In addition many poor families in Edinburgh, who often rely on free meals to feed their children, have been severely affected. At one of the schools, Broomhouse Primary in the southwest of the city, over half of pupils qualify for free school meals. As a result, there has been a significant increase in the number of families who are forced to use food banks, as they rely on benefits or poverty wages for income.

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Student accommodation ‘the top-performing property investment field in the UK’

‘The UK student accommodation market is a rapidly expanding and increasingly lucrative field of investment. Growing faster than any other asset class since 2011, the number of UK students is predicted to grow at a rate of 15-20% over the next five years, increasing demand and making student accommodation the top-performing property investment field in the UK.’ (Select Portfolio investment newsletter, November 2015)

Investment in student housing reached a five-year high last year. According to the estate agent Savills, £5.8bn was pumped into the market in 2015. Newcastle is no exception to this growing trend, as investors rub their hands over the easy profits to be made from student accommodation. Government figures obtained by the local newspaper reveal that Newcastle has one of the highest proportions of student homes in England: ‘figures from The Department for Communities and Local Government show that the city had 7,578 homes exempt from council tax due to occupation by students. This represents 6% of the housing stock; one in 17 homes.’ (The Chronicle 19 Jan 2016)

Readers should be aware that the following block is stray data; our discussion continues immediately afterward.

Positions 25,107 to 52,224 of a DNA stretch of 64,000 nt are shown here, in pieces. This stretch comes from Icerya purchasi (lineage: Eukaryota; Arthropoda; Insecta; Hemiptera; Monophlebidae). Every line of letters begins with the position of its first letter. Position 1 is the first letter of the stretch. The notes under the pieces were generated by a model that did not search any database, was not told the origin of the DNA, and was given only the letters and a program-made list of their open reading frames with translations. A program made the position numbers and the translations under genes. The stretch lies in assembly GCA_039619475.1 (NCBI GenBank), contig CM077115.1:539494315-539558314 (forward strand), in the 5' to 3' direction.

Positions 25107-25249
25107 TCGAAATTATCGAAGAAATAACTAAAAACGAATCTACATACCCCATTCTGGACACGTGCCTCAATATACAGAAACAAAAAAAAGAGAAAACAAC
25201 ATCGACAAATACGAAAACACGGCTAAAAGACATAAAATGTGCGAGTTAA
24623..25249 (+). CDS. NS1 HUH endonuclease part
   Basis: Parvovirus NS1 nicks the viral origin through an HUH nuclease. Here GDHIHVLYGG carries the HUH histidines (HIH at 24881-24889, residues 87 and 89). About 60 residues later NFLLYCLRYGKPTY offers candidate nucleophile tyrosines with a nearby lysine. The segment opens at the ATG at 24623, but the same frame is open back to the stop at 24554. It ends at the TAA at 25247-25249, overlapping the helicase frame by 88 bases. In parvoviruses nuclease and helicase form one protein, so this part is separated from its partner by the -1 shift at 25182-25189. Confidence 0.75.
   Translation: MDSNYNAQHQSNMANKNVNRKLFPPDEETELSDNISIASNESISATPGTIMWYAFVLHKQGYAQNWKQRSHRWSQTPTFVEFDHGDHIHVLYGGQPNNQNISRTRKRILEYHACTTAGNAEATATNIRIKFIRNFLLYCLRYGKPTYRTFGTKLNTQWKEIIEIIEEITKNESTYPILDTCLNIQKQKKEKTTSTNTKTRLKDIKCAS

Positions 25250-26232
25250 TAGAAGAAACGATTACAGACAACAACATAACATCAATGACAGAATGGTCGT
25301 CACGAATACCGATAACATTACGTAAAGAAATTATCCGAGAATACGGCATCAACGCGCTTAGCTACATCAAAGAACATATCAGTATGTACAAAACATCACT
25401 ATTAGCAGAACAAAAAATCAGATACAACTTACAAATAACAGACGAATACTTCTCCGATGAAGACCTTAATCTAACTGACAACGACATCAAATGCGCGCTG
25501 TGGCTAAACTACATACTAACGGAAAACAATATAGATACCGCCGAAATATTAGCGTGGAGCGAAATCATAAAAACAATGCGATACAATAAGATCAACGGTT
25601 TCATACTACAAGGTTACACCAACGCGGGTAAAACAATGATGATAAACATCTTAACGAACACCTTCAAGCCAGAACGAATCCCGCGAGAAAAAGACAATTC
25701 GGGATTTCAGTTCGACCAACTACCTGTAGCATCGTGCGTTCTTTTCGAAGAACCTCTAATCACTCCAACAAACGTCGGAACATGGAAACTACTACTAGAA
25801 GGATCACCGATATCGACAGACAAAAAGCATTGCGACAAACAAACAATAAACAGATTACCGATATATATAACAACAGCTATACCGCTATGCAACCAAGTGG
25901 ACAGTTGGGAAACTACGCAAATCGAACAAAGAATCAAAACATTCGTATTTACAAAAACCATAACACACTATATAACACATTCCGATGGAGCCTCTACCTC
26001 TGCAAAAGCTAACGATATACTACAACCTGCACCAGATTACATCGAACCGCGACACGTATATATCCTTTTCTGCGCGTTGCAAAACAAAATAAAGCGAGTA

Current schemes in Newcastle have created 11,000 student rooms since 2008. In contrast, in 2009 the council announced plans to build a mere 1,650 new council homes over a ten-year period and is currently missing this target by 38.3%. Addressing the lack of decent social housing is not an attractive investment prospect compared to the lucrative student accommodation market. The needs of communities are being overlooked whilst huge investment projects are swamping the city centre. Meanwhile, Newcastle Labour council has just unanimously voted through another £32m worth of cuts to services, bringing the total to £222m over the last five years.

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Education notes - FRFI 249 Feb/Mar 2016

Poverty haunts the classroom

Teachers are speaking up about the impact of benefit cuts on the health of their pupils. Anxiety and hunger do not make good companions to learning. Zero hours working contracts for parents make home life and meal times hard to organise. But it is the disruptive effect of the government’s bedroom tax that has been picked out as the most damaging in a new report by Professor Ruth Lupton from the University of Manchester. She says ‘the pressure put on families by this cut in benefits contributes significant hardship among low-income families.’ People are faced with the choice of paying the difference or losing their housing. Austerity means lost spaces at home and in the community with the closure of libraries, swimming pools and playgrounds. Property developers crowd in on our streets and pavements while overcrowding grows at home. There can be few more powerful indicators that the children of the working class are feared and hated than the new government policy to restrict child support to encourage the two-child family.